The workflow begins with the patient, who donates a sample of his tissue or blood for analysis. Reads sequenced from his genome are subject to alignment, in which they’re mapped to the genome of a healthy individual for reference. Figure S, for instance, depicts an A->G heterozygous substitution in StrandNGS.
The healthy reference base A is swapped for a G on one of the copies, while the other copy retains the reference. Each read at the mutated location reflects either the G mutation or the healthy A. If we assume, reasonably, that about half the reads came from the mother’s copy, and the other half from the father’s, then heterozygous mutations like this one will have a read support of approximately fifty percent.
Homozygous mutations require greater evidence. If both copies of DNA are mutated at a given location, then, roughly speaking, anywhere between 85 and 100% of sequenced reads at that location can support the mutation. Figure H shows a homozygous G->A substitution; both mother and father carry the mutated copy of the gene. Notice that most, but not all reads, support the substitution.
The Strand clinical workflow has a panel for the detection of rare genetic diseases. Genetic diseases can be dominant or recessive. For dominant diseases, it doesn’t much matter if the mutation is heterozygous or homozygous: both imply similar prognoses and indicate similar therapies. But recessive diseases are different.
Take Wilson’s disease, a genetic disorder resulting from copper accumulation in the liver and lungs. Wilson’s presents as a baffling agglomeration of vague symptoms: vomiting, fatigue, high blood pressure, clumsiness, depression, tremors. Diagnosis is protracted and concludes with an invasive liver biopsy; treatment involves the simple expedient of avoiding copper-rich foods, like oysters and chocolate (though avoiding chocolate is never easy).
Wilson’s disease is rare, occurring once every 30,000 cases or so; and rarely for a genetic disease, can be diagnosed in the lab and cured in the house. The problem lies in the nature of the disease. Because Wilson’s disease is genetic, and because its symptoms can manifest anytime between the ages of 5 and 35, a positive diagnosis implies a familial link: if you have it, then so can your children. Also, because Wilson’s is recessive, it requires the successful detection of a homozygous mutation, i.e., a defect on both backup copies of the DNA. A heterozygous mutation would mean, on the other hand, that while the patient is a carrier, he will never suffer from the disease himself.
Is a mutation homozygous or heterozygous? The call isn’t always easy to make. Here, for instance, are reads at a location with a single inserted base. Out of 16 reads, 13 contain the insertion, with the balance supporting the reference.
That’s a read support of 13/16 = 81% for the insertion. You might say it’s homozygous, because 81% is close to 100%; but it isn’t all that far from 50% either. It might be heterozygous, too; the sequencer could just have sampled more reads from one copy of the chromosome than the other. Is there a way to know for sure?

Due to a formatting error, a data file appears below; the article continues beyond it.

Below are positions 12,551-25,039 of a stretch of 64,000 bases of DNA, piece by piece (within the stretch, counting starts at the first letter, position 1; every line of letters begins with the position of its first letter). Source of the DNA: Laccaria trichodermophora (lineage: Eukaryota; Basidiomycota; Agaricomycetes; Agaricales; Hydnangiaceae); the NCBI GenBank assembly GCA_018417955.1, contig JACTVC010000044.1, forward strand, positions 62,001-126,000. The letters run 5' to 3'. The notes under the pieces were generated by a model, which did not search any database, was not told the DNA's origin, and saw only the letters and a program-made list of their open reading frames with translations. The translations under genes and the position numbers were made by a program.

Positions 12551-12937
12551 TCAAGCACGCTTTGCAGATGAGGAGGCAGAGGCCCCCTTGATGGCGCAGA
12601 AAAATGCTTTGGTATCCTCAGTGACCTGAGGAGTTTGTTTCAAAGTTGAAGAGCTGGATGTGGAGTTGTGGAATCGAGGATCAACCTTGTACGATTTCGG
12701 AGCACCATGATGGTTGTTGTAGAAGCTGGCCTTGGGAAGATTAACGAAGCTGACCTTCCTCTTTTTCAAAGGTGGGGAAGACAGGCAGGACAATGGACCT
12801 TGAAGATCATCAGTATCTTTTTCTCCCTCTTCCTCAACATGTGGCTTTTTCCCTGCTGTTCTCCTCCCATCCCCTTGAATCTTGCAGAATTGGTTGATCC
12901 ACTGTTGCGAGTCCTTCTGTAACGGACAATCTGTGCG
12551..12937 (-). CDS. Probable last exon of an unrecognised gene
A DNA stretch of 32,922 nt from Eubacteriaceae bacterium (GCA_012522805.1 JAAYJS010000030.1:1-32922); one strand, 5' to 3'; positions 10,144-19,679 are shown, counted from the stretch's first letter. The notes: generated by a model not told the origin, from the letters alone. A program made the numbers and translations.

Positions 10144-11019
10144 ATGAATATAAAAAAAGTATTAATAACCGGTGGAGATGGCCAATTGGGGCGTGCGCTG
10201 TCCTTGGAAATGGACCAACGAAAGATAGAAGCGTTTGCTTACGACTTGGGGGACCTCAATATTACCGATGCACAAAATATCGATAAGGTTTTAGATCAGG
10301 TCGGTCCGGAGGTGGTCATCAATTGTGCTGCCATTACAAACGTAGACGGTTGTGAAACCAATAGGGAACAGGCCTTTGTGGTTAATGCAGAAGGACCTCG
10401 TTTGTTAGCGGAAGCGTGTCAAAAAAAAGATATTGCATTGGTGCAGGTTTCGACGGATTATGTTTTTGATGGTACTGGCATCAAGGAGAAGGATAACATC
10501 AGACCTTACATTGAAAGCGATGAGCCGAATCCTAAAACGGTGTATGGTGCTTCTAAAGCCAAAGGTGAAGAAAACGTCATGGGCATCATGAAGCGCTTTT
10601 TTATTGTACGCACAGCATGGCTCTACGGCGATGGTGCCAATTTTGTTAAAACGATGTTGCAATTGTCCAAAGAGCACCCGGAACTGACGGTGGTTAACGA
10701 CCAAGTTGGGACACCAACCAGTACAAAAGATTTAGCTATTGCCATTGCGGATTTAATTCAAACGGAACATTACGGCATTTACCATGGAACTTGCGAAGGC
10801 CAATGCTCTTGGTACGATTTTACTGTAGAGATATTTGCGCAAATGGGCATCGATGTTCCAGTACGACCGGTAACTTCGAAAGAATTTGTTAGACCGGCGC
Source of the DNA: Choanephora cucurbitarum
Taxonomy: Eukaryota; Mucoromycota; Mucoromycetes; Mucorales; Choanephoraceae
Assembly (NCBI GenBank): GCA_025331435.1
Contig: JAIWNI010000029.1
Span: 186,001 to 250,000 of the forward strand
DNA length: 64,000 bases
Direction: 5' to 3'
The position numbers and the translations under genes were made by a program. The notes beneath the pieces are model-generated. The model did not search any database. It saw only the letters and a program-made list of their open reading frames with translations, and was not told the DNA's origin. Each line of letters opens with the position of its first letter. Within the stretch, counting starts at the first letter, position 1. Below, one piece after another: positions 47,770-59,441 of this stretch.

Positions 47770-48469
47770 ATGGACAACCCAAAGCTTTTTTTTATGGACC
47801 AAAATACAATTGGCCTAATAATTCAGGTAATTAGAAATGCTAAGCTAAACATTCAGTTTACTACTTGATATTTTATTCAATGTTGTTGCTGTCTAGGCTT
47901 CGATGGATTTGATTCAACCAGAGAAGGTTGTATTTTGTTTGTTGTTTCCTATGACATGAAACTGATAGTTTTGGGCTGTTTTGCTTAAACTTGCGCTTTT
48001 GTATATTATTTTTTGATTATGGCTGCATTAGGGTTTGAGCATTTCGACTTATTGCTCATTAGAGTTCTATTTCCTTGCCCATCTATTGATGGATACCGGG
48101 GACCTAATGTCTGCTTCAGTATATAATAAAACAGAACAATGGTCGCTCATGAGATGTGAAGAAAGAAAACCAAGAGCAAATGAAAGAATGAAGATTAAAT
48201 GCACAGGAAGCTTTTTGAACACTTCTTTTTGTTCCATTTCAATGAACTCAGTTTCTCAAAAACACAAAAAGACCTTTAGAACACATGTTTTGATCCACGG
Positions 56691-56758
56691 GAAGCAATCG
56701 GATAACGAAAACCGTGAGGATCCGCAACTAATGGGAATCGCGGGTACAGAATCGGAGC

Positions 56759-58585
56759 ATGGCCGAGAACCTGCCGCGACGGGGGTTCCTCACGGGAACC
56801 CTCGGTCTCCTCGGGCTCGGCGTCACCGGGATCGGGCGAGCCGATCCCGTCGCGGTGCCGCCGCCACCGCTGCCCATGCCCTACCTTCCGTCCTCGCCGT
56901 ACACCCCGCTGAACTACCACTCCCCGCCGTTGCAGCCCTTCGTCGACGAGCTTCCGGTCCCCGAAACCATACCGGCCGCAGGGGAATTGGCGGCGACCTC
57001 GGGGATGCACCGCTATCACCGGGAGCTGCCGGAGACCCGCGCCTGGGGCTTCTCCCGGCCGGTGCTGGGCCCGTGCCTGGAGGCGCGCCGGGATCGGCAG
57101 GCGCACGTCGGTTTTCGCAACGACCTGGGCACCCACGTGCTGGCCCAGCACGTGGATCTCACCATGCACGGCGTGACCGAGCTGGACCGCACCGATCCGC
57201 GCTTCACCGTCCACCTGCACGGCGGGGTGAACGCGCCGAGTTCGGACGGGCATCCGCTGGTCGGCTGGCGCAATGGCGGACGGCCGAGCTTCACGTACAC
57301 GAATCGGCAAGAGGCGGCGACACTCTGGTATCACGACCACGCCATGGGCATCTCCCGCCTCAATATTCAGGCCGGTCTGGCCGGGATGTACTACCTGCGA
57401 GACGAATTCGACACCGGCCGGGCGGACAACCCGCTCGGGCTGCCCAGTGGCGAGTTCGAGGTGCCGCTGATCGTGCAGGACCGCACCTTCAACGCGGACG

Notice that some of the reads that support the reference “look” wrong; they seem to support far too many mismatches along their length. Here’s two of the supposed reference-supporting reads, with mismatching bases circled:
The first read contains a a mismatching A and T, while the second read contains a single mismatching T at the end. We now have three events: the original insertion, the mismatching A, and the mismatching T. The odds that all three events occur simultaneously is small. Intuition tells us that the insertion should win out, because it has the bulk of the support. But can we prove it?
The answer lies in realignment. Basically, the mismatching reads in Figure M can be aligned to the insertion: doing so makes the errors vanish.
Both reads in Figure M have switched loyalties; once supporting the reference, they now support the insertion.
Before realignment, the insertion had 81% read support and stood in the shadow zone between heterozygous and homozygous; after realignment, the insertion has a hundred percent support and is unequivocally homozygous. Nature’s backup has failed; both copies of the chromosome contain the mutation. If this was the mutation corresponding to Wilson’s disease, or sickle-cell, or Huntington’s, a discovery like this would amount to a diagnosis.
The difference between heterozygous and homozygous, between dominant and recessive, between a ploidy of one and that of two, isn’t just cavilling, isn’t mere arithmetic. Wilson’s disease is a happy example of a curable recessive disease; there are other, less curable ones, like cystic fibrosis, where not just a person but an entire lineage is under threat. In cases like these, the line between one and two is also the line between suspicion and certainty. Among its many other functions, the Strand clinical workflow helps sharpen that line.